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Understanding

Hours of Service

Regulations

Truck drivers are responsible not only for their own safety and that of the cargo they transport but also for the safety of others on the road. To help improve safety, the Department of Transportation (DOT) has various guidelines that truckers must follow. One example is hours of service, or HOS, regulations. The DOT’s HOS rules limit the amount of time truck drivers can be behind the wheel. If you are a driver, it is important for you to fully understand these rules.

Hours of Service for Property-Carrying Drivers

In most cases, you will need to track your hours of service using an electronic logging device (ELD). These records can be audited at various times, including during roadside truck inspections. If you violate DOT regulations, you can be placed off-duty at one of these stops. You and your motor carrier can also be subject to fines or other penalties, depending on the severity of the violation.

If you are hauling freight, then the following rules and regulations apply:

On-Duty and Driving Hours

You can drive a maximum of 11 hours and spend a maximum of 14 hours on-duty before you must take 10 consecutive hours off-duty. This is not a daily limit as drivers can in theory drive for 11 hours, rest for 10 hours, then begin driving again during one 24-hour period. If there are unforeseeable adverse driving conditions that make it impossible for you to safely stop, you can extend your driving time by up to two hours, for a total of 13 hours of driving. However, this does not extend the maximum on-duty time.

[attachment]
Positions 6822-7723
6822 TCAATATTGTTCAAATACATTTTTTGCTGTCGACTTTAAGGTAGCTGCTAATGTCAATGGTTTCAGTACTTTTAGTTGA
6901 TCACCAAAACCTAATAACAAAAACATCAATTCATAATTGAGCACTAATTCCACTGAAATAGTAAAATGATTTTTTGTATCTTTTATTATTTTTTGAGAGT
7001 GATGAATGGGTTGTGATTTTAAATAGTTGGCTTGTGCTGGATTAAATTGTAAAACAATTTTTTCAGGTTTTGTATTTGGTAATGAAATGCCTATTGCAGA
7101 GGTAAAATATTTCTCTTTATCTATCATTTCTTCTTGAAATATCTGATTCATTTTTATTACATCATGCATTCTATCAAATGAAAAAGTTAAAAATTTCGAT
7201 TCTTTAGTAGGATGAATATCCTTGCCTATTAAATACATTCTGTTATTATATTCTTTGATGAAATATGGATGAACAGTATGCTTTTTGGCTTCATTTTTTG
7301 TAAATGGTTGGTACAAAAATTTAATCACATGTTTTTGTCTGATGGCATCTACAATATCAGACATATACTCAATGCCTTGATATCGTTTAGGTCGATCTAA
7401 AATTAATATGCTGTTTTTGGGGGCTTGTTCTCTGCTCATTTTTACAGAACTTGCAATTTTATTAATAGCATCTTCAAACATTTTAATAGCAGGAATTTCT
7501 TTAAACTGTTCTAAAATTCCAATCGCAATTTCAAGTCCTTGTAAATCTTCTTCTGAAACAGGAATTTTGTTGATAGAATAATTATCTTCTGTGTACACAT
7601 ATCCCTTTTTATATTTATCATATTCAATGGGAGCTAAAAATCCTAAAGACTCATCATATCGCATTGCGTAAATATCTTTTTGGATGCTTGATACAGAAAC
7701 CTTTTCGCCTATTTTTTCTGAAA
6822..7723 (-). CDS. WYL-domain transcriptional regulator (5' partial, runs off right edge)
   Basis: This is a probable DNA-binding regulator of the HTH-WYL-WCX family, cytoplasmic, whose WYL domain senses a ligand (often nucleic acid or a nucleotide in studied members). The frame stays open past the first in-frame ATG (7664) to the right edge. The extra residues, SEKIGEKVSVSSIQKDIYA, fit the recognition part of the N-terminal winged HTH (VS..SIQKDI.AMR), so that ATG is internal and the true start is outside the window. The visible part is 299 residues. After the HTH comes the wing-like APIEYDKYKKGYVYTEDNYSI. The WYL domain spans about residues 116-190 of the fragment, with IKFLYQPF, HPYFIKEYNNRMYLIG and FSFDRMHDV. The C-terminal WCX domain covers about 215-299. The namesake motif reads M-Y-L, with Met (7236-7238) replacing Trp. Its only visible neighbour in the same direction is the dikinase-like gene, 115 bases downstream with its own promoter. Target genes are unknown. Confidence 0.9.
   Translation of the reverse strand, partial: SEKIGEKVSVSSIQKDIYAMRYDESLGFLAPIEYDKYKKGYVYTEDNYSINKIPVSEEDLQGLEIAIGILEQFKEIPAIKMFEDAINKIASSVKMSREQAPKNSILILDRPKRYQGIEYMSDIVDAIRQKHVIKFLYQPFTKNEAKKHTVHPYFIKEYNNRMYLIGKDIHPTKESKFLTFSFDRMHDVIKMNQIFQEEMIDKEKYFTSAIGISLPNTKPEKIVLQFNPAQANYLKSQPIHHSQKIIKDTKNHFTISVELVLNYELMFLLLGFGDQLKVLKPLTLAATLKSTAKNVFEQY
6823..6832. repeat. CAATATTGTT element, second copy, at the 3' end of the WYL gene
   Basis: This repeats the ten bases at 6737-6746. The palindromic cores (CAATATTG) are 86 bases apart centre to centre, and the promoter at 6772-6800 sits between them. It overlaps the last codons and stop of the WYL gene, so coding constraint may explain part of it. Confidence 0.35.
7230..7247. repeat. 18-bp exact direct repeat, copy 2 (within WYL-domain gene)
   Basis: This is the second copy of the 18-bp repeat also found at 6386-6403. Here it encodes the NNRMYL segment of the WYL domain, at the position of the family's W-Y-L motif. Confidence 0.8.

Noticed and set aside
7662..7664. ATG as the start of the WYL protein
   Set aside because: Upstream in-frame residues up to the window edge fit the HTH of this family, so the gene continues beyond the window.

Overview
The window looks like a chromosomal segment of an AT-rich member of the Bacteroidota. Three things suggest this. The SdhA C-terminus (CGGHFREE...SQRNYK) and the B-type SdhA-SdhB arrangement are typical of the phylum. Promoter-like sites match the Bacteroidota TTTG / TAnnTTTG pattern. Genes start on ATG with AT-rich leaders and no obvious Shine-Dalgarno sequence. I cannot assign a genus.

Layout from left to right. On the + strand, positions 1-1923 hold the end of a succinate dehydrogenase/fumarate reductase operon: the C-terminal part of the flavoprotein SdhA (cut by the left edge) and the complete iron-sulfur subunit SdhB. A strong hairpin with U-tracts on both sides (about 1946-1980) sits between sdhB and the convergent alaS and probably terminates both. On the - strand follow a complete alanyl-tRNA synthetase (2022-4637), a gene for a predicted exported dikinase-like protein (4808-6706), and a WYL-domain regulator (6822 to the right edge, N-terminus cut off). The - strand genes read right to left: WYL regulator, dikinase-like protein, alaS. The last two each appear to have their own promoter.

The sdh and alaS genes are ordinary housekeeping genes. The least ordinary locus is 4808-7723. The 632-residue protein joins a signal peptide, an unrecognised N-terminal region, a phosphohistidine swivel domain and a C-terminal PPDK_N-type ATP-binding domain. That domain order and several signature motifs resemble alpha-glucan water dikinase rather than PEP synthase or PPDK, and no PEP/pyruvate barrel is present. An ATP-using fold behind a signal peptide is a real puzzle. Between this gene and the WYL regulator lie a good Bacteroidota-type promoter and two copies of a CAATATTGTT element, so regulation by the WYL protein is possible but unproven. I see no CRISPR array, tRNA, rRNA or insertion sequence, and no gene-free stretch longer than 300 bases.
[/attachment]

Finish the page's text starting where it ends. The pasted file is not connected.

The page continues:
You should be aware that any time spent working counts as on-duty time. This includes if you have a second job, even if it does not involve driving.

Rest Breaks and Off-Duty Time

You are only allowed to drive for 8 consecutive hours before needing to go off-duty or take a sleeper-berth break of 30 minutes or more. This is in addition to the 10 off-duty hours you must take after 14 hours on duty. However, you can split up your 10 off-duty hours by spending eight consecutive hours in the sleeper berth and a separate two consecutive hours in the sleeper berth and/or off-duty.

60/70 Hour Limit

You can drive a maximum of 60 hours in a seven-day timeframe or a maximum of 70 hours in an eight-day timeframe. To reset this limit, you need to take 34 consecutive hours off-duty.

The Role of Your Motor Carrier

As a driver, you need to be aware of and follow HOS rules. Your motor carrier should support you in doing this and keep you informed of all relevant regulations. At DSW, our management is made up of former drivers and we understand what life on the road is like. As a result, we make sure to work with you and help make it easy to understand any expectations and rules.

If you are interested in driving with DSW, contact us today.
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